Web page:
The Grammy-winning blind singer-songwriter Doc Watson has died. He was 89.
Watson had been hospitalized in Winston-Salem, N.C., for abdominal surgery, the Associated Press reports.
Born Arthel Lane Watson in North Carolina, Watson lost his eyesight as an infant due to an infection, but he went on to have a successful career as a bluegrass and folk musician, known for recordings including “Tom Dooley” and “Shady Grove.”
From the mid-1960s through the early 1980s, Watson toured and recorded with his son, Eddy Merle, until the younger musician was killed in a tractor accident on their family farm in 1985.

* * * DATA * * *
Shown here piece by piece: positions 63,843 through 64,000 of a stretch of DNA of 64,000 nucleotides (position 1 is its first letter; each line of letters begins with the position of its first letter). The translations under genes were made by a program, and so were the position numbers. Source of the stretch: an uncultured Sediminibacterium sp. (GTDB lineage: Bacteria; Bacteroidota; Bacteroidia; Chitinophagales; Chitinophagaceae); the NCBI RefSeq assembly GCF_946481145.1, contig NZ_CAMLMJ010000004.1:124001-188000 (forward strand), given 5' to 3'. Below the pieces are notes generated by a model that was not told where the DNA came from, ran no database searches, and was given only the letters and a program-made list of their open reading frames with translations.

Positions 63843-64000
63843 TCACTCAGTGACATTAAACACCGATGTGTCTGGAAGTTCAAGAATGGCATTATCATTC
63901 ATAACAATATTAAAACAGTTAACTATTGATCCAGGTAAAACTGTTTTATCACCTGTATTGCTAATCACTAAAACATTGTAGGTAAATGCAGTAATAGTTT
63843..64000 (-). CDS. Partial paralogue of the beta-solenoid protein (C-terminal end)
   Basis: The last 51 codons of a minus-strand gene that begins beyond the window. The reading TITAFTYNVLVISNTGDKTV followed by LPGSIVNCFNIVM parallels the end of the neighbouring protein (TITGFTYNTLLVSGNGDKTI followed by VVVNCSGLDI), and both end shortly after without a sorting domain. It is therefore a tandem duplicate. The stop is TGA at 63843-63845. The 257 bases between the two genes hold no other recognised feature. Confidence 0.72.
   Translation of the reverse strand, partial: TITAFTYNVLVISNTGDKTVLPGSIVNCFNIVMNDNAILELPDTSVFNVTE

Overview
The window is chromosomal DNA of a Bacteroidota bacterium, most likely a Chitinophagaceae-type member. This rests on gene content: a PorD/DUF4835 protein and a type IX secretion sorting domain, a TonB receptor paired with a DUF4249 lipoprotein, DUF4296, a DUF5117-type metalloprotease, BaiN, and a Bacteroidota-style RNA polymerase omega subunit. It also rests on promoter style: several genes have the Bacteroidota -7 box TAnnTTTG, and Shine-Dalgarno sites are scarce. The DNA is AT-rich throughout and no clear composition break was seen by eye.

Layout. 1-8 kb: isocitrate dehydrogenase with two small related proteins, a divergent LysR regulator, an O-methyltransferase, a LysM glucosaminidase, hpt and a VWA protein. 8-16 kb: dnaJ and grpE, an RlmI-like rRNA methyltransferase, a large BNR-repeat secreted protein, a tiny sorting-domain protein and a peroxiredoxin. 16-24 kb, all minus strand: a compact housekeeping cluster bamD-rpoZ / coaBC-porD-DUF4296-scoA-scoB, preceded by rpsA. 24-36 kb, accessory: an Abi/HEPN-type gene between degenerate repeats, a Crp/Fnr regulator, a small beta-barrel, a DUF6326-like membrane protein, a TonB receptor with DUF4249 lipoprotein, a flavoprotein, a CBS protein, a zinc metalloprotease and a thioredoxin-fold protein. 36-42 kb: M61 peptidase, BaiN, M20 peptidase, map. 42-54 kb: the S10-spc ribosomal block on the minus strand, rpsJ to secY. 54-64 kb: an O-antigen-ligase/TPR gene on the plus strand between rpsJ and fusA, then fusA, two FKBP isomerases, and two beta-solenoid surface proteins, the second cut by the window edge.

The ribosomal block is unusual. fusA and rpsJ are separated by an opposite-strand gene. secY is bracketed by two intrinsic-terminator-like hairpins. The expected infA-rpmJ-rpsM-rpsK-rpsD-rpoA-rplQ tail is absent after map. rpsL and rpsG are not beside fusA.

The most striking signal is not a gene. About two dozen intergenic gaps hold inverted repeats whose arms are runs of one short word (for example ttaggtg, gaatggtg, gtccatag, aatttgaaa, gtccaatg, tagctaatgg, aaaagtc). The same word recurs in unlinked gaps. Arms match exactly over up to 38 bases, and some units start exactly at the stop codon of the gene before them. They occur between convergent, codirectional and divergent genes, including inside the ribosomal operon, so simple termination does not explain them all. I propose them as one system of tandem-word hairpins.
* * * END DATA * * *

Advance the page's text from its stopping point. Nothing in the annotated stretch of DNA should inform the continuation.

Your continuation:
In the 2000s, Watson was often joined onstage by his grandson, Merle’s son Richard.
Watson won seven Grammy awards throughout his career, as well as a lifetime achievement award in 2004.
In 1997, he was awarded the National Medal of Arts from then President Bill Clinton.
He is survived by a daughter, Nancy.
He will surely be missed!
North Carolina Governor Bev Perdue released a statement on Tuesday, saying:
“Our state was fortunate to have such a worldwide ambassador of North Carolina’s culture and heritage. He will be missed.”